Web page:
The ability of gifts to serve as emblems or containers of giver and receiver selves is a major reason for the existence and persistence of gift-giving rituals. From a purely economic standpoint, gift giving behavior is inefficient, as givers imperfectly understand needs and desires of receivers. However, the objects that become gifts transcend their purely economic functions to become representatives and extensions of giver- and receiver-selves, thus allowing the blurring of distinctions between self and other. Arguably, givers are likely to be more or less sensitive to the issue of the gift's ability to be an indicant of self and other; however, empirical research published by Belk (1976; 1979) reveals that in general, self-congruence of the gift with the giver as well as the receiver are important symbolic elements of the gift. As givers, we are familiar with the inclination to purchase self-indicating items through reflection on our own use of self/product language: "It's me" or "It's Kurt (or David or Chris)" is what we commonly exclaim upon finding a gift that matches our, or the receiver's, personality and tastes.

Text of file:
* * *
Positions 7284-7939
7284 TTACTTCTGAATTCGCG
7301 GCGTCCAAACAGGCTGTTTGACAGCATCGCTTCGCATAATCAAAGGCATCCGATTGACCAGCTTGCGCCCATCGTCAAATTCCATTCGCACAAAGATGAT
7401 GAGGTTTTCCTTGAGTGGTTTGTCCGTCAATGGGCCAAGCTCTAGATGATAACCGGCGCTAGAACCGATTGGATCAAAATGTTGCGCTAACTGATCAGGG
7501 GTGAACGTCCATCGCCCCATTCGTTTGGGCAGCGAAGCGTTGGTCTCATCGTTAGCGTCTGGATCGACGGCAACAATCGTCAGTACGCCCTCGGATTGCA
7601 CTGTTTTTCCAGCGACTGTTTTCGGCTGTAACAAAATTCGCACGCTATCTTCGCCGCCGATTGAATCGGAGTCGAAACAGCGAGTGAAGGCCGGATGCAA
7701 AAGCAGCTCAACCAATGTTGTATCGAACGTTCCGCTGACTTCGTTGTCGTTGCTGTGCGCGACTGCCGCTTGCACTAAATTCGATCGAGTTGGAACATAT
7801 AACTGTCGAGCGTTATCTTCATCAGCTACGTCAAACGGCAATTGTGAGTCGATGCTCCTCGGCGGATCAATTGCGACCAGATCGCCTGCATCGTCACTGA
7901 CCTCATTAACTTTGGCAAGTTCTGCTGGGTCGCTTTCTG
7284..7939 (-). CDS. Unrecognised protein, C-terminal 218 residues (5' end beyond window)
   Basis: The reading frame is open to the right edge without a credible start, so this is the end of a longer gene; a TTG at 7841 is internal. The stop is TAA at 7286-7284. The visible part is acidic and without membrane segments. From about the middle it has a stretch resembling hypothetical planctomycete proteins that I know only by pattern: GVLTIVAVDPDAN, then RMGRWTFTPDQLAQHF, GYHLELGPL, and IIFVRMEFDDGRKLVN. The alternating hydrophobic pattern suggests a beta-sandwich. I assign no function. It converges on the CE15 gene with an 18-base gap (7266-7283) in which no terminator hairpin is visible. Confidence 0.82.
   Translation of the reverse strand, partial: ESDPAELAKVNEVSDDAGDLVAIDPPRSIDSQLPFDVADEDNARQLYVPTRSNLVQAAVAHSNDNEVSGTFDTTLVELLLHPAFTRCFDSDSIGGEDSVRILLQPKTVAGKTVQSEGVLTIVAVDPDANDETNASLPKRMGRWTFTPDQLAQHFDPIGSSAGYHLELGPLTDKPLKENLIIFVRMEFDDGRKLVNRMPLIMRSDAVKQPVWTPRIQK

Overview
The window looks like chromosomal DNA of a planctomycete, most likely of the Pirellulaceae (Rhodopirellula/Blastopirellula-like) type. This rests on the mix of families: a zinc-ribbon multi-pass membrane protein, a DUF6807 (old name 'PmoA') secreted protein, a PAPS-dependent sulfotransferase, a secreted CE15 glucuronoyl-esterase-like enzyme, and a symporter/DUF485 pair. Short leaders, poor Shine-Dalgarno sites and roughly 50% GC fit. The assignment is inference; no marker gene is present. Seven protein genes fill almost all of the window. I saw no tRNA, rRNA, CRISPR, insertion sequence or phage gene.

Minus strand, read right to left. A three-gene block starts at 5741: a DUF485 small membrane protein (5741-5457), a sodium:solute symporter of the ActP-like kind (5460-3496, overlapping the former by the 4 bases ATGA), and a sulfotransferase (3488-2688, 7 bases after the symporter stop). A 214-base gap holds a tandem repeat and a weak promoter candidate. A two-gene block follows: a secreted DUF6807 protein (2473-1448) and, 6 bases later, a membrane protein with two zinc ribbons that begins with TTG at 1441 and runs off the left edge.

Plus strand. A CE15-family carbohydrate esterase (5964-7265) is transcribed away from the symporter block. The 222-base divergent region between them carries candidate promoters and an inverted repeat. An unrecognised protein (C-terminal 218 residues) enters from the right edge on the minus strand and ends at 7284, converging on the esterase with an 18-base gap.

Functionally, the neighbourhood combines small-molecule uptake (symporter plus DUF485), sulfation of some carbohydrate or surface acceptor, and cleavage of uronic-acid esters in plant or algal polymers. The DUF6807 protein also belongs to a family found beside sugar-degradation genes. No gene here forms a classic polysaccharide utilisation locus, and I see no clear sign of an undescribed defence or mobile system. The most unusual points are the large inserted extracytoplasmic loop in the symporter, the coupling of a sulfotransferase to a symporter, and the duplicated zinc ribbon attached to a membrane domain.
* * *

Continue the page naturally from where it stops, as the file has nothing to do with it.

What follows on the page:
While there exists both empirical evidence and personal experience to suggest that the self-symbolism encoded in gifts is an important element in gift selection, little effort has been directed at understanding the circumstances that might lead to tendencies to encode selves in gifts. With respect to self (or giver)-congruence, both ideal and actual self-concept have been found to be significant predictors of gift choice (Belk 1979). In fact, Belk found that giver-congruence is a better predictor of gift choice than is receiver-congruence. In a qualitative study of gift shops, Sherry and McGrath (1989) found that customers primarily based their gift decisions on their own self image. Belk and Coon (1993) uncovered evidence suggesting that within dating couples, receivers strongly preferred giver-congruent gifts.